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SF Giants farm system: Updated top 31 prospect rankings

DENVER, CO - JULY 11: Marco Luciano #10 of National League Futures Team bats against the American League Futures Team at Coors Field on July 11, 2021 in Denver, Colorado. (Photo by Dustin Bradford/Getty Images)
DENVER, CO - JULY 11: Marco Luciano #10 of National League Futures Team bats against the American League Futures Team at Coors Field on July 11, 2021 in Denver, Colorado. (Photo by Dustin Bradford/Getty Images)
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SF Giants prospects: Midseason 2021 rankings
6. Jairo Pomares, OF

Age: 21
Highest Level: High-A (Eugene)
Acquired: IFA (2018)
Future-Value Grade: 45+

Jairo Pomares was one of the three most notable SF Giants international free-agent signings in 2018 alongside Luis Matos and Marco Luciano. Luciano and Matos both had big-time potential, while Pomares was considered an advanced player who had played against high-level competition in Cuba with a much higher floor. After Matos and Luciano shot up rankings in 2019 and 2020, Pomares has followed suit with a breakout 2021 campaign.

Looking back, Pomares’ fantastic season shouldn’t come as too much of a surprise. Overshadowed by Luciano and the Giants 2019 draft picks, he never really got the praise he deserved following a fantastic 2019. Pomares hit .368/.410/.542 in rookie ball before struggling in Salem-Keizer after a late-season promotion.

In 2021, Pomares missed the start of the minor-league season and didn’t make his debut at San Jose until June 15th, but he quickly made up for the lost time. Pomares’ advanced feel for hitting immediately stood out against Low-A pitching, and a cavalcade of extra-base hits shot him up league leaderboards. After just 51 games, Pomares was hitting .372/.429/.693 with 22 doubles and 14 home runs. Needless to say, the Giants player development staff had seen enough and promoted him to High-A.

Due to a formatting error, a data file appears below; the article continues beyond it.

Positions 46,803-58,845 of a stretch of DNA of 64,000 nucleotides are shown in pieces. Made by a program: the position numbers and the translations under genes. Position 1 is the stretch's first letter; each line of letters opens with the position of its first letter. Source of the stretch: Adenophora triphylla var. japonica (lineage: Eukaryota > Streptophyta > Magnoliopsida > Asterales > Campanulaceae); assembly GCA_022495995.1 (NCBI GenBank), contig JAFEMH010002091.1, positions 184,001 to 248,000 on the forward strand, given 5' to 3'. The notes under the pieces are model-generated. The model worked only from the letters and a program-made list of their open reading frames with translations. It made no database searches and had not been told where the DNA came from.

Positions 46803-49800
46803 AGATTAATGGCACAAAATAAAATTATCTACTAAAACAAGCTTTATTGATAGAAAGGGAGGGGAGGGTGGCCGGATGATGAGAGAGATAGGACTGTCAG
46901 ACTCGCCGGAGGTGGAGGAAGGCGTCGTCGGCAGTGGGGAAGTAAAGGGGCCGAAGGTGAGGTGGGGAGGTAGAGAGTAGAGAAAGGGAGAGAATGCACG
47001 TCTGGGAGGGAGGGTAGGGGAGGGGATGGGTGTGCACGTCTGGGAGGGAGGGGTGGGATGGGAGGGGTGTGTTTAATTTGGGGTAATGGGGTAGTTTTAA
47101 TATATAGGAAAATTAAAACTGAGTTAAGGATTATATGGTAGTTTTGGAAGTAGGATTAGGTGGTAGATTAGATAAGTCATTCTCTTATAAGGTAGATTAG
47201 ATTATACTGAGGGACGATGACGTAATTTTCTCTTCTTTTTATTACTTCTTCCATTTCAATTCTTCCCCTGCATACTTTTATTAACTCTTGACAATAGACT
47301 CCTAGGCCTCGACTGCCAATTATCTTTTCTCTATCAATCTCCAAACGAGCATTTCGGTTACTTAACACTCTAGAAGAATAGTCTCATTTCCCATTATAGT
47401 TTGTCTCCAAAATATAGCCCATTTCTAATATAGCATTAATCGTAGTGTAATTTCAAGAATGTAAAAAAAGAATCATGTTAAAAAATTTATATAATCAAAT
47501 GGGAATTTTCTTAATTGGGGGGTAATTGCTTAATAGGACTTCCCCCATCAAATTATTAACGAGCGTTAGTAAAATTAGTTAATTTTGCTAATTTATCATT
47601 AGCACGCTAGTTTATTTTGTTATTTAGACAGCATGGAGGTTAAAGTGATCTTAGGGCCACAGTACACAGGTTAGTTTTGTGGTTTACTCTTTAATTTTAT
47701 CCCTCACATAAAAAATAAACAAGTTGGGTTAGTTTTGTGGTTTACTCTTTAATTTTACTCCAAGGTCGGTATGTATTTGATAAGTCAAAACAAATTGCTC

Pomares has adjusted to the competition in Eugene faster than Luciano, posting a .865 OPS through 13 games. However, his power output has regressed to roughly league-average output. Most industry evaluators are skeptical of Pomares becoming a legitimate power threat at the MLB level, crediting his incredible performance at Low-A to his advanced ability to hit overpowering the competition. Still, considered one of the purest hitters in the organization, most expect him to carve out a big-league role.

I differ from most of the evaluators I spoke to about Pomares, with a little more belief in his ability to one day hit for power and a little more concern about his hit tool. Pomares is still a hit-over-power player to me, but his swing-and-miss rates at Eugene and San Jose have both been below-average. He’s clearly hitting the ball hard, but I think a career BABIP north of .400 has led some to skate over a roughly 25% strikeout rate. A 25% strikeout rate is far from a major red flag given his youth, but it’s enough to make me hesitate to heap too much praise upon his hit tool. At the same time, I’m cautiously optimistic that Pomares will continue tapping into more power than once expected.

If Pomares develops how many expect, his walk and strikeout rates will continue to move in the right direction and create a contact-oriented corner outfielder, with Andrew Benintendi, Max Kepler, or maybe even Mike Yastrzemski as potential 95th percentile outcomes. However, he most likely ends up a secondary outfield piece.

With a bench role likely in his future, it’s worth keeping an eye on his splits. While Pomares has only had 37 plate appearances against southpaws this season, he has hit just .242 with a .303 slugging percentage and a 35% strikeout rate against lefties compared to a .385 average, .722 slugging, and 28% strikeout rate against righties. I could see Pomares easily following his current trajectory towards a Tyler Naquin-like outcome, playing the heavier side of a corner outfield platoon with a high-BABIP, low-walk .275/.330/.450 line.

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